Through the Partners Patient Affordability effort, in the past several months alone, $25 million in savings have been implemented.
Patient Affordability team identifies savings
Patient affordability is one of three pillars of the Partners HealthCare Strategic Initiative, along with care redesign and reputation/communication. By cutting costs and improving efficiency, Partners is taking steps to make health care more affordable for patients and has committed to implementing $300 million in systemwide cost savings over three years. A key aspect of this patient affordability pledge is finding ways to save on non-labor-related costs.
“Most of these savings will come from appropriately standardizing the products we purchase, carefully managing their use and achieving optimum pricing,” says Mary Anne Thadeu, corporate director of Finance and a lead for Patient Affordability. “We want to use the leverage of our system to save costs on products and services.”
Partners estimates that $50 million to $75 million in savings could be found in non-staff areas over a 12 to 18-month period. In the past several months alone, $25 million in savings have been implemented. Several teams are actively working on clinical and nonclinical cost-saving projects.
One such team comprises physicians, nurses and administrators working to reduce the cost of spine implant devices, which are typically very expensive. “We had many discussions to see whether our surgeons and others could agree on a more limited selection of products and a reduced number of vendors for those products without compromising care,” says Lawrence Cohn, MD, co-chair of the team and physician director of Medical Device Technology at Brigham and Women’s Hospital. “We provided a forum where everyone had a chance to express their opinions and discuss alternatives. When it came down to asking the surgeons, ‘do you really need XYZ device or can you use something else?’ they almost always agreed that there was an equivalent and acceptable alternative.”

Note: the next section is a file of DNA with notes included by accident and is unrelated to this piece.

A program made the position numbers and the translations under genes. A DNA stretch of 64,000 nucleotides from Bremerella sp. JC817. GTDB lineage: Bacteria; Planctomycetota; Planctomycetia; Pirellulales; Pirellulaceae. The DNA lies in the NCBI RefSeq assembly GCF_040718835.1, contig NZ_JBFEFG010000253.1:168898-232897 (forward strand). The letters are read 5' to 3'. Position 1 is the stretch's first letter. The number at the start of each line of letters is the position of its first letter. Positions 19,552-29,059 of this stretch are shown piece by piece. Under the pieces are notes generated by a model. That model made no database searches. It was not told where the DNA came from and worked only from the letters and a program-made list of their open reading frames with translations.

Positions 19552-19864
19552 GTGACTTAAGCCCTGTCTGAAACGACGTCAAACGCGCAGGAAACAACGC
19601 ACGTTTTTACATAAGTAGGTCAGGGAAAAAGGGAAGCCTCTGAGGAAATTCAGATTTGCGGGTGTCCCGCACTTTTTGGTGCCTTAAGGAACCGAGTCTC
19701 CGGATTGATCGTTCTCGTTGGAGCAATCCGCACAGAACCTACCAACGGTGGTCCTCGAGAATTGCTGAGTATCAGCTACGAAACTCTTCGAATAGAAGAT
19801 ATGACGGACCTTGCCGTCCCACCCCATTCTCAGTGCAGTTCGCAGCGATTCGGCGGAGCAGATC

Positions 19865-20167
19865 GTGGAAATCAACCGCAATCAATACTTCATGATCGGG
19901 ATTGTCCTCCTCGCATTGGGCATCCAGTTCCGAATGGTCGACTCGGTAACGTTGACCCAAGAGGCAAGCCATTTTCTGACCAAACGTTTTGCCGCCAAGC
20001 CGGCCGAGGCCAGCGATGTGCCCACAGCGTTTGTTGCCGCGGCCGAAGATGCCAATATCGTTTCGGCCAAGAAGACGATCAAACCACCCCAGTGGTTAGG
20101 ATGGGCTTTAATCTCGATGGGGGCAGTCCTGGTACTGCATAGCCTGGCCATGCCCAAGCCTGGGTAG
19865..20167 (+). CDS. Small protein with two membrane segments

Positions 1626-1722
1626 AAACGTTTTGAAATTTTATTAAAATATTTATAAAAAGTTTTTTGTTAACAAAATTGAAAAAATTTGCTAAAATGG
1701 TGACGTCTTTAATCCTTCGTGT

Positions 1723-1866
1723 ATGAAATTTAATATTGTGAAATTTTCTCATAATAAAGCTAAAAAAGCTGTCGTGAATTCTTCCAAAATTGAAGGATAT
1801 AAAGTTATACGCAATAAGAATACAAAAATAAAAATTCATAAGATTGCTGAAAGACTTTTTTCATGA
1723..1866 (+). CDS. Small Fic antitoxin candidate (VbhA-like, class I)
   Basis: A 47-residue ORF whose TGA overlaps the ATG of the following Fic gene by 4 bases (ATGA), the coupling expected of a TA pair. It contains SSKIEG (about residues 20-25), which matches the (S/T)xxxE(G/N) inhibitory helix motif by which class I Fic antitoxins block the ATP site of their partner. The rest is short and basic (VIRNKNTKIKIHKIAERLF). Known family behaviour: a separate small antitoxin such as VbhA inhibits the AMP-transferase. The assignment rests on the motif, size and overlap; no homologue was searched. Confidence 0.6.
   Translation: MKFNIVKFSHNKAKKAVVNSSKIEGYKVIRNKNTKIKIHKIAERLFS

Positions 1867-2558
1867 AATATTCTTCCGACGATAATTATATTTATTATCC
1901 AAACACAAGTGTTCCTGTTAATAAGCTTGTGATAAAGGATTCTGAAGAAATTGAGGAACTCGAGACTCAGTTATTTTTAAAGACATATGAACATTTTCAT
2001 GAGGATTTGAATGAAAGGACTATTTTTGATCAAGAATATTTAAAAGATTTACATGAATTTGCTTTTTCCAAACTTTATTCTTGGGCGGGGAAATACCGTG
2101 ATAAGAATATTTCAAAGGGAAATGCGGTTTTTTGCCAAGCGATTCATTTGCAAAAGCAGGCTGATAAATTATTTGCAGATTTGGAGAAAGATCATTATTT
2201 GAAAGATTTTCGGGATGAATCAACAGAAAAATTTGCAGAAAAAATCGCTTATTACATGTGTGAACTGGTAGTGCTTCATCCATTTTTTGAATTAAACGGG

Once the team agreed on the devices, they presented a pricing package to vendors for each component of a spine device – down to even screws – and a lower price overall. The 37 vendors were asked whether they would accept the pricing strategy; in the end 28 vendors did. New three-year contracts went into effect in mid-September, with a total annual savings of $4.3 million – a 28 percent reduction from the original budget for these devices.
“We took this approach for a couple of reasons: spine implant devices are very high-cost items to begin with; benchmarks showed the prices vendors were charging us were high; and the new contracts would cover all vendor products, making it easier for Partners to administer,” says Thadeu. “Through this process, we learned that, when doctors agree on a common vision and remain united, we are able to achieve significant benefits.”
Another cost-saving project involves numeric and alphanumeric pagers. More than 12,000 pagers have been issued to employees and staff throughout the Partners system. To improve efficiency and reduce costs, a Patient Affordability team has been identifying underused pagers and discontinuing them if no longer needed. They also are determining which administrative employees could switch to cell phones and confirming which staff do need a numeric or alphanumeric pager. The initiative will not affect emergency management pagers.
In researching the issue, the team found that 29 percent of pagers receive five or fewer pages per month; some receive only six to 10 pages per month. With these statistics in mind, the goal is to reduce the number of pagers by one-third, which could save an estimated $250,000 to $280,000 annually throughout Partners.
“To date, it’s been determined that almost 1,300 pagers across Partners are no longer needed,” says Becky Trask, director of Partners Strategic Operations Management. “This is more than 30 percent of our goal.”
To submit cost-savings ideas, send an email to firstname.lastname@example.org. For more information about the Partners Strategic Initiative and other redesign efforts at the MGH, visit http://priorities.massgeneral.org.
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